(Masterpieces of British Fiction)

Just outside London, a crowd had gathered to watch an archery contest. Several shot at the white cloth on the butt, but no one hit the mark squarely. Then in a haughty and preoccupied way a commoner stepped up, fitted his arrow, and pierced the center of the white field. While his fellow tradesmen applauded, he dropped back into the crowd.

A young noble, who was not entered in the contest, borrowed a bow. With sure aim, he hit fairly the little peg that secured the cloth to the butt. He gallantly returned the bow and strode away. As he was leaving, the commoner who had hit the cloth stopped him. Their instant recognition was mutual, and they began to talk delightedly of past times.

The commoner was Nicholas Alwyn, a goldsmith who had been the younger son of a good family. He had rejected the monk’s habit, the usual lot of younger sons, and had chosen to go into trade. He was shrewd enough to see that the future greatness of England lay in the prosperous middle class and that the day of feudal nobility was nearly over. He had taken part in the tournament simply to advertise his profession, not through love of decadent sport. The young noble, who was his foster brother, was Marmaduke Nevile. He had come from his northern estate to seek service with his kinsman, the powerful Earl of Warwick, who was known as the kingmaker.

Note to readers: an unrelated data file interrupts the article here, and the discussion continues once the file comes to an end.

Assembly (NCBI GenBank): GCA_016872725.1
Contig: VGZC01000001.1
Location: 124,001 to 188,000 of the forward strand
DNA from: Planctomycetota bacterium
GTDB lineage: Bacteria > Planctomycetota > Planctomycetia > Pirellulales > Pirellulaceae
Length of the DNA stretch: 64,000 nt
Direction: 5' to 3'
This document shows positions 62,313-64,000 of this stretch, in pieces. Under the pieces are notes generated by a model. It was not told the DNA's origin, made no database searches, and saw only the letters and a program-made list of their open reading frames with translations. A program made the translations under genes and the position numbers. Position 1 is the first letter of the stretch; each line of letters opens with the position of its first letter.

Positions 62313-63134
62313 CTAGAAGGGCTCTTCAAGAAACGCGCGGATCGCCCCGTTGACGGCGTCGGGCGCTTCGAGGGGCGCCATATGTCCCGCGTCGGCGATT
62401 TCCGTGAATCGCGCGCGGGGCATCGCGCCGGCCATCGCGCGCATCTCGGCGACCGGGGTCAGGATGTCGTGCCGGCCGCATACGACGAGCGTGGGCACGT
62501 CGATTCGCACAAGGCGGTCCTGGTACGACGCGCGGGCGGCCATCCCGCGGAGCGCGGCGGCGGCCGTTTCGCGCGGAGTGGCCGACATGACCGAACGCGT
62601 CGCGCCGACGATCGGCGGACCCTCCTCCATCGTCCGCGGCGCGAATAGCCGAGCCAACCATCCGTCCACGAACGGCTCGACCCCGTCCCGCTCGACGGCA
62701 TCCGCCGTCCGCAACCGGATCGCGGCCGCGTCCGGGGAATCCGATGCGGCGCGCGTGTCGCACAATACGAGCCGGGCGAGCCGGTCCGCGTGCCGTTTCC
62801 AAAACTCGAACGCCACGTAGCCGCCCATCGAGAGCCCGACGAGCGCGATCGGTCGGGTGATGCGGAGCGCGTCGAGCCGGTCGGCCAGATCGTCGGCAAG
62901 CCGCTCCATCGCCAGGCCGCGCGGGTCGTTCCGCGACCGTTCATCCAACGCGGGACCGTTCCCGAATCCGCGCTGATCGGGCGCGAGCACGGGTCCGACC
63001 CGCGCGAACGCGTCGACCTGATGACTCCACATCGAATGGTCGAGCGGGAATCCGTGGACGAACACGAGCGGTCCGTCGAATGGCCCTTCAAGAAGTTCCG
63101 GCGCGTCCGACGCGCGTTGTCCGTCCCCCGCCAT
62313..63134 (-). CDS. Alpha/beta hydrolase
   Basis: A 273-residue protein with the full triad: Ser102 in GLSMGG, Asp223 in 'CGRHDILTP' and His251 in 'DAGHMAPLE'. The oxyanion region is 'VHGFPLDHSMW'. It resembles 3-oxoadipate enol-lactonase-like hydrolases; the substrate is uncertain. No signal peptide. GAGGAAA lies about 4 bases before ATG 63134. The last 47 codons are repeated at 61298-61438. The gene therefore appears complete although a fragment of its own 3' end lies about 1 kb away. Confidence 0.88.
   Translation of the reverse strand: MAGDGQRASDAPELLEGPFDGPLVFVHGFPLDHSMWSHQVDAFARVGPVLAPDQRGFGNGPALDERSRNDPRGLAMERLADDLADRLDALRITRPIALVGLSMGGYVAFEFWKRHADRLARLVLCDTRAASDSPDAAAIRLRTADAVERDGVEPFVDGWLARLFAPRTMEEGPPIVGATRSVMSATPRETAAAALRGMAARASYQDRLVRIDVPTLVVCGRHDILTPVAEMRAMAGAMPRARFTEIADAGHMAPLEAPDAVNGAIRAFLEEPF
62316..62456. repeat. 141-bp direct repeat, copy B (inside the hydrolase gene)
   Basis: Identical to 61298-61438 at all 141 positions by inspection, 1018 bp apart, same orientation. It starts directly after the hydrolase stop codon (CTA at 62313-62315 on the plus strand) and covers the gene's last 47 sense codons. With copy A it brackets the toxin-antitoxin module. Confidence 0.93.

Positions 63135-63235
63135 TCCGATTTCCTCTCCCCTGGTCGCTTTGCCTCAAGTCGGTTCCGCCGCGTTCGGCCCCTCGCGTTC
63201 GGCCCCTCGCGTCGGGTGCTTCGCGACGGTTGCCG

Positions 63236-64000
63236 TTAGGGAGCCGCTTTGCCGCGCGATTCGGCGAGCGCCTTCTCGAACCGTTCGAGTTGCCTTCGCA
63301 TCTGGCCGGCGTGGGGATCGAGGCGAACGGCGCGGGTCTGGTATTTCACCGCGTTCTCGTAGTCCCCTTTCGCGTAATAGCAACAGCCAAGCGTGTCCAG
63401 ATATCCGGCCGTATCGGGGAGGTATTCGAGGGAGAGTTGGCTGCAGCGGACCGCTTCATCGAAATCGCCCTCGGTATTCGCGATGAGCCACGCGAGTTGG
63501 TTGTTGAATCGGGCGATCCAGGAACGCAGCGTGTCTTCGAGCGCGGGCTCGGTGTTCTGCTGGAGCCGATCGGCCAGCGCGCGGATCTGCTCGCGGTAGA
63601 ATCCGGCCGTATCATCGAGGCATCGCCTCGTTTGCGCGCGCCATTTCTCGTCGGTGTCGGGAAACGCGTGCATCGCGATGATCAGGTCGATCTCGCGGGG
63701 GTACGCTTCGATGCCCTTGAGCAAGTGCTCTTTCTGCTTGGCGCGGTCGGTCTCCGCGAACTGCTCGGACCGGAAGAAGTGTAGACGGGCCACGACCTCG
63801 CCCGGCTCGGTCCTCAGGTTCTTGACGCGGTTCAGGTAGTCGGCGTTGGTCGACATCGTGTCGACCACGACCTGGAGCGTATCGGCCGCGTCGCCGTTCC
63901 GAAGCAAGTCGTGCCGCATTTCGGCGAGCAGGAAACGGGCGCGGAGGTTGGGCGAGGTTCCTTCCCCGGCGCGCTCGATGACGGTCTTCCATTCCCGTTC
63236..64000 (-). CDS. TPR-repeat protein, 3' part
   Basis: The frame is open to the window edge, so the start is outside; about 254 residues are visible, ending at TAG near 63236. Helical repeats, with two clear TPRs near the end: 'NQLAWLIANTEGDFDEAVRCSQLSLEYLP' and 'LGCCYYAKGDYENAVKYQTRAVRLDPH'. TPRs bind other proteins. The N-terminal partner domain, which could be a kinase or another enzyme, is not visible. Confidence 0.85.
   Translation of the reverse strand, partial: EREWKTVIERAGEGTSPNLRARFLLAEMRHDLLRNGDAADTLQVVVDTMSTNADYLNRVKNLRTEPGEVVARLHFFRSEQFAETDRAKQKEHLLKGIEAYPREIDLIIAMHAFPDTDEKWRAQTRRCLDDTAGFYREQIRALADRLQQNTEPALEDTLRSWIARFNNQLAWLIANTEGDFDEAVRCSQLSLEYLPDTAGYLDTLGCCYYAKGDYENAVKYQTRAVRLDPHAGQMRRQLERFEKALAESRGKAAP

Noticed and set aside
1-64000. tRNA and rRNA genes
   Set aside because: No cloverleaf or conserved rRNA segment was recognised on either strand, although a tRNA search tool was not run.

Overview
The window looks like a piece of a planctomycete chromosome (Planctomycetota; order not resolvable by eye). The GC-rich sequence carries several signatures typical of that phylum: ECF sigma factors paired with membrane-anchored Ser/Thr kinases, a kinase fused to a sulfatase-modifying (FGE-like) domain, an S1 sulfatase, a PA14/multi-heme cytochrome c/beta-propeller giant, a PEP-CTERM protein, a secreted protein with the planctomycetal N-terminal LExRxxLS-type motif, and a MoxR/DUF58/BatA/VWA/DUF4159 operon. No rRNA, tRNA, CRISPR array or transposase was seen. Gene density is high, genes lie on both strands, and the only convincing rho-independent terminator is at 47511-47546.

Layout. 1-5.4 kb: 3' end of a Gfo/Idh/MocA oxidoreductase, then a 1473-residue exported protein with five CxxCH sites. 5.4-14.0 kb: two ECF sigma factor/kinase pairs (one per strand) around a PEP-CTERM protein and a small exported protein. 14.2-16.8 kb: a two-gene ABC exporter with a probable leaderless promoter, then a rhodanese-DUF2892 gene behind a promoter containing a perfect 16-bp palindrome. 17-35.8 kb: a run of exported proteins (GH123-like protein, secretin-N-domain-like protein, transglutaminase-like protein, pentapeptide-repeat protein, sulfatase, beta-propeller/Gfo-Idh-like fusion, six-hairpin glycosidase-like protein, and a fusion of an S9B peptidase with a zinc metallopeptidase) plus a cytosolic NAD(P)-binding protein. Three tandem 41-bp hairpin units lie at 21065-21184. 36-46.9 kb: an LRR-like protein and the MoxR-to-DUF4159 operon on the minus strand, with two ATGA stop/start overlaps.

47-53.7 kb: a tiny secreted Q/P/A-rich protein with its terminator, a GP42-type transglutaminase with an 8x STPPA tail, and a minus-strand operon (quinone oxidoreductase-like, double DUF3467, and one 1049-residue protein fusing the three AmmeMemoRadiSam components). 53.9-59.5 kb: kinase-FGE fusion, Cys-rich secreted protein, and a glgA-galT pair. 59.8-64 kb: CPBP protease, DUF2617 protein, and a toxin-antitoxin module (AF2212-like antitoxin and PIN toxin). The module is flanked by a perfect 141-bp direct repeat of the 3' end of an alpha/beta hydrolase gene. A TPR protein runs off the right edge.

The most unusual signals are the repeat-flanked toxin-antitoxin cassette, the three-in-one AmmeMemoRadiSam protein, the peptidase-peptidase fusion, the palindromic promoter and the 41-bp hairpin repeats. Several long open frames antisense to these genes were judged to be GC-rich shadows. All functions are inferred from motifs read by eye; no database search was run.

On Alwyn’s advice, Marmaduke approached Lord Montagu, the Earl of Warwick’s brother, and made known his errand. The nobleman repulsed Marmaduke in full view of his retinue, for Marmaduke’s father had fought on the side of Lancaster in the recent wars, and the Warwicks had successfully supported the Yorkists.

Feeling abashed, Marmaduke accompanied Alwyn into the city. Alwyn advised him to go to see the Earl in person, and Marmaduke resolved to do so the next day.

On the road to his inn, he met a gentle girl surrounded by a screaming mob of women who earned their living by dancing and playing timbrels for fair crowds. Accusing the girl of trying to earn money by playing her gittern at the tournament, they would have harmed her if Marmaduke had not come to her rescue. He escorted the frightened girl away, but through faintheartedness he did not take her all the way home. As soon as he left her, the women set upon her again. She was rescued by an older man, a true knight who escorted her to her ruined dwelling.

It was dusk when Marmaduke left the city. Shortly afterward, he was attacked by a band of robbers who slashed him severely and left him to die. He managed to make his way to a nearby house, and there he was cared for by the girl whom he had deserted a short time before. She was Sibyll Warner, daughter of Adam Warner, a philosopher and alchemist who spent all of his time in his laboratory. After years of labor, he had nearly completed a crude model of a small steam engine. In those superstitious days, Adam was accounted a sorcerer and his daughter was suspected of witchcraft.

During his convalescence, Marmaduke was greatly attracted to Sibyll, but her superior learning was a barrier between them. Alwyn, who came to the house many times, also fell in love with the girl; but...

(The entire section is 1299 words.)